- A new study from Deloitte and The Food Industry Association (FMI) found that 68% of food and beverage companies are training their employees on diversity and inclusiveness to prepare for future workforce challenges.
- However, 65% of food product suppliers acknowledge that their leadership does not represent the general population. In a separate analysis, Deloitte and FMI found that the percentage of women and other historically marginalized people in board-level positions in the food industry only grew by 4 percentage points between 2018 and 2020. This growth lagged behind nonfood companies, which increased board diversity by 11 percentage points.
- Many food and beverage companies have vowed to improve the diversity in their workplaces and hiring after the summer 2020 racial justice protests. This report shows that much of that progress remains to be seen.
Food companies looking to improve their diversity still have a way to go to hit the goals that many announced over the past year.
As part of their study, Deloitte and FMI surveyed more than 150 food and beverage companies in March and April 2021, conducted in-depth interviews with 15 industry leaders, and analyzed board diversity data. They found that women and historically marginalized people made up only 35% of the executive boards of food and beverage companies in 2020, compared to 47% who make up the boards of nonfood consumer product businesses.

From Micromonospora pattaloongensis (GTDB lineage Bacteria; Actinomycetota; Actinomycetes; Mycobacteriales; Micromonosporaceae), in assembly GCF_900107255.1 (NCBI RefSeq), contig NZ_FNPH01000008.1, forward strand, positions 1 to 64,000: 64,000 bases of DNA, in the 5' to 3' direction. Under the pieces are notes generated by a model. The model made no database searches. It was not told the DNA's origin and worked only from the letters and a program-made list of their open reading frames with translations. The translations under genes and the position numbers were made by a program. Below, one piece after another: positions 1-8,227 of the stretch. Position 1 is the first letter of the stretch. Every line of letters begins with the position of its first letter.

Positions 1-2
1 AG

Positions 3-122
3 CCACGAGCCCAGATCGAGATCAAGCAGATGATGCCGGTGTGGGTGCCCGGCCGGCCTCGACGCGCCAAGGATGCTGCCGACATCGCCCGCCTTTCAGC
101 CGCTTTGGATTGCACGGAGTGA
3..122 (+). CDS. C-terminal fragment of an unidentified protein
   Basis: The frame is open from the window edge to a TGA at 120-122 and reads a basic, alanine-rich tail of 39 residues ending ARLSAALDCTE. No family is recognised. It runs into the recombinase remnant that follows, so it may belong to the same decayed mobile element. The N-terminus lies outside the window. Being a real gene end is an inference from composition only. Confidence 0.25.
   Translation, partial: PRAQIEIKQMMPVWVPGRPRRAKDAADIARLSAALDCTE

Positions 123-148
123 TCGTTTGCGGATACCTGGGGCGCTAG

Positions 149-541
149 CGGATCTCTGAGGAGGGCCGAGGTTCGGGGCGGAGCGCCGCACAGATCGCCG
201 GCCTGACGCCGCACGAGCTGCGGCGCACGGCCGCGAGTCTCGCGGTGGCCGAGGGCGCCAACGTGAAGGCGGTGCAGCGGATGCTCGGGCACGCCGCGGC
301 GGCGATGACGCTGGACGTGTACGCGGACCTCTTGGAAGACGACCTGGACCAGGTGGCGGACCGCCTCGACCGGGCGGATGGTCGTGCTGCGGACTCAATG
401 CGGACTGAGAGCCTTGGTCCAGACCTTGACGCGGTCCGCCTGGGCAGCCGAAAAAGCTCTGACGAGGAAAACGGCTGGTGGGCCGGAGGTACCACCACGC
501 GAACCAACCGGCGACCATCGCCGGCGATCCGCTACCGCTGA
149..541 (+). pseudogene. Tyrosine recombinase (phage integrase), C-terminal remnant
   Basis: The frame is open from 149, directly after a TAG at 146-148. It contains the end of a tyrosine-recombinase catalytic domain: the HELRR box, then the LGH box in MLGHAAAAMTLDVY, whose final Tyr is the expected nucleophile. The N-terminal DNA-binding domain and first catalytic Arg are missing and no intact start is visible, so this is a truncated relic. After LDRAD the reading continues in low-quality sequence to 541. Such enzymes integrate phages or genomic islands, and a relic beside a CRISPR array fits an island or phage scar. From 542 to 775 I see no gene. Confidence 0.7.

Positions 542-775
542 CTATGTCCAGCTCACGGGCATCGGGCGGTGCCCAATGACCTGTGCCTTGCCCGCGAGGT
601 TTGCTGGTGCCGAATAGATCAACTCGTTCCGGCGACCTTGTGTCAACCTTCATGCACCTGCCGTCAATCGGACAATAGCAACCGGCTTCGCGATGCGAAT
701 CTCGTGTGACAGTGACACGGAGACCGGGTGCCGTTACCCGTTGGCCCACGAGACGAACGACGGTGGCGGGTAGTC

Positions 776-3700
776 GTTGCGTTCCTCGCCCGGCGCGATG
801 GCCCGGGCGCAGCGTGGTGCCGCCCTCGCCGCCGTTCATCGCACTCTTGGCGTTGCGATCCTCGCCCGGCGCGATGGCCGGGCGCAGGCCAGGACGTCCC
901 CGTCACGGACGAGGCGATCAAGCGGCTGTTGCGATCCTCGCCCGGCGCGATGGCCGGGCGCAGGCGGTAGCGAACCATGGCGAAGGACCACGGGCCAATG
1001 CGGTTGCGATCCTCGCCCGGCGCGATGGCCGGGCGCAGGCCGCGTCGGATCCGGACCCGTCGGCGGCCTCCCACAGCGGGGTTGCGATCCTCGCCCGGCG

Last summer, amid nationwide protests after the killing of George Floyd, many companies announced plans to set higher goals for diversity in their hiring processes and board rooms. In 2020, PepsiCo committed to spending $400 million over the next five years on initiatives to increase representation of Black and Hispanic Americans in its company. Last month, the beverage and snack giant announced it is “on track” to meet its goal of increasing the diversity of its managerial ranks in the U.S. to 10% by 2025.
This month, the company added Edith W. Cooper, who has served as executive vice president and global head of human capital management at Goldman Sachs, as an independent director. In a statement, PepsiCo Chairman and CEO Ramon Laguarta said Cooper’s “strong background in building and attracting talent will serve PepsiCo well as we bring new capabilities to our team and advance our commitments to diversity, equity and inclusion.”
In June, Keurig Dr Pepper announced its commitment to increase the amount of women and people of color in director and above roles by 25% by 2025. The beverage company also received a perfect score in the Human Rights Campaign’s Corporate Equality Index for 2021. The ranking measures corporate policies and practices related to LGBTQ workplace equality.
While companies may not have reached their goals, many leaders are optimistic about their chances. The authors of the report note that 70% of food industry executives said that their diversity training has created a more positive work environment. Many companies have said they are trying to emphasize diversity among their workforce, with 86% saying that the main goal of their senior leadership is to make progress on their DEI goals.
In order to make companies a more welcoming place for historically marginalized people, the report’s authors recommend that executives focus on increasing diversity at all levels of their workforce, since “cultivating a strong pipeline of diverse leaders” lower in the ranks can allow these employees to ascend to higher roles when they become available. The authors said that “vague commitments to make improvements” are not as effective as making clear goals to hire a diverse range of executives.
Source by www.fooddive.com